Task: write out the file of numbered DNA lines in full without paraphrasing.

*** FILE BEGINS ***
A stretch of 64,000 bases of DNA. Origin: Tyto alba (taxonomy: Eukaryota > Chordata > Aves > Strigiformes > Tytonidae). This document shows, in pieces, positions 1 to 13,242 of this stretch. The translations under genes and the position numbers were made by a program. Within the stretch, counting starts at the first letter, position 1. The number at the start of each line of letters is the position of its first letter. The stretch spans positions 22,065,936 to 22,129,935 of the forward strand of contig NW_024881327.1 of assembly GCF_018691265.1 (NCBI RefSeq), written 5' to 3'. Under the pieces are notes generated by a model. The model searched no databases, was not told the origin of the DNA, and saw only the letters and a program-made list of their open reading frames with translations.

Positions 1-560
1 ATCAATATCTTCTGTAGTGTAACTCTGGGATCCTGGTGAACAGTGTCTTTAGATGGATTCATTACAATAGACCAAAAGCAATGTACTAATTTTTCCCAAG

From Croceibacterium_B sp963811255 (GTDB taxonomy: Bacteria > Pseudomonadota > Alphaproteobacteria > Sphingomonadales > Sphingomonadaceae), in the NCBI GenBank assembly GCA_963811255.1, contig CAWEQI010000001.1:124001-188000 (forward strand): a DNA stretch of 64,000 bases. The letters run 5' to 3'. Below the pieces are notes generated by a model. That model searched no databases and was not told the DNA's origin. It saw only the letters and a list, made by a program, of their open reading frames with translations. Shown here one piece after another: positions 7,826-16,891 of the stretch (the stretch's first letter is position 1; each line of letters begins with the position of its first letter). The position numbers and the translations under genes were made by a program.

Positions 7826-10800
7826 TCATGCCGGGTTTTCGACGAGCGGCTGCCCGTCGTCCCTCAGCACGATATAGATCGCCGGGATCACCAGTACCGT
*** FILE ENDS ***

A stretch of 64,000 bases of DNA. Origin: Tyto alba (taxonomy: Eukaryota > Chordata > Aves > Strigiformes > Tytonidae). This document shows, in pieces, positions 1 to 13,242 of this stretch. The translations under genes and the position numbers were made by a program. Within the stretch, counting starts at the first letter, position 1. The number at the start of each line of letters is the position of its first letter. The stretch spans positions 22,065,936 to 22,129,935 of the forward strand of contig NW_024881327.1 of assembly GCF_018691265.1 (NCBI RefSeq), written 5' to 3'. Under the pieces are notes generated by a model. The model searched no databases, was not told the origin of the DNA, and saw only the letters and a program-made list of their open reading frames with translations.

Positions 1-560
1 ATCAATATCTTCTGTAGTGTAACTCTGGGATCCTGGTGAACAGTGTCTTTAGATGGATTCATTACAATAGACCAAAAGCAATGTACTAATTTTTCCCAAG

From Croceibacterium_B sp963811255 (GTDB taxonomy: Bacteria > Pseudomonadota > Alphaproteobacteria > Sphingomonadales > Sphingomonadaceae), in the NCBI GenBank assembly GCA_963811255.1, contig CAWEQI010000001.1:124001-188000 (forward strand): a DNA stretch of 64,000 bases. The letters run 5' to 3'. Below the pieces are notes generated by a model. That model searched no databases and was not told the DNA's origin. It saw only the letters and a list, made by a program, of their open reading frames with translations. Shown here one piece after another: positions 7,826-16,891 of the stretch (the stretch's first letter is position 1; each line of letters begins with the position of its first letter). The position numbers and the translations under genes were made by a program.

Positions 7826-10800
7826 TCATGCCGGGTTTTCGACGAGCGGCTGCCCGTCGTCCCTCAGCACGATATAGATCGCCGGGATCACCAGTACCGT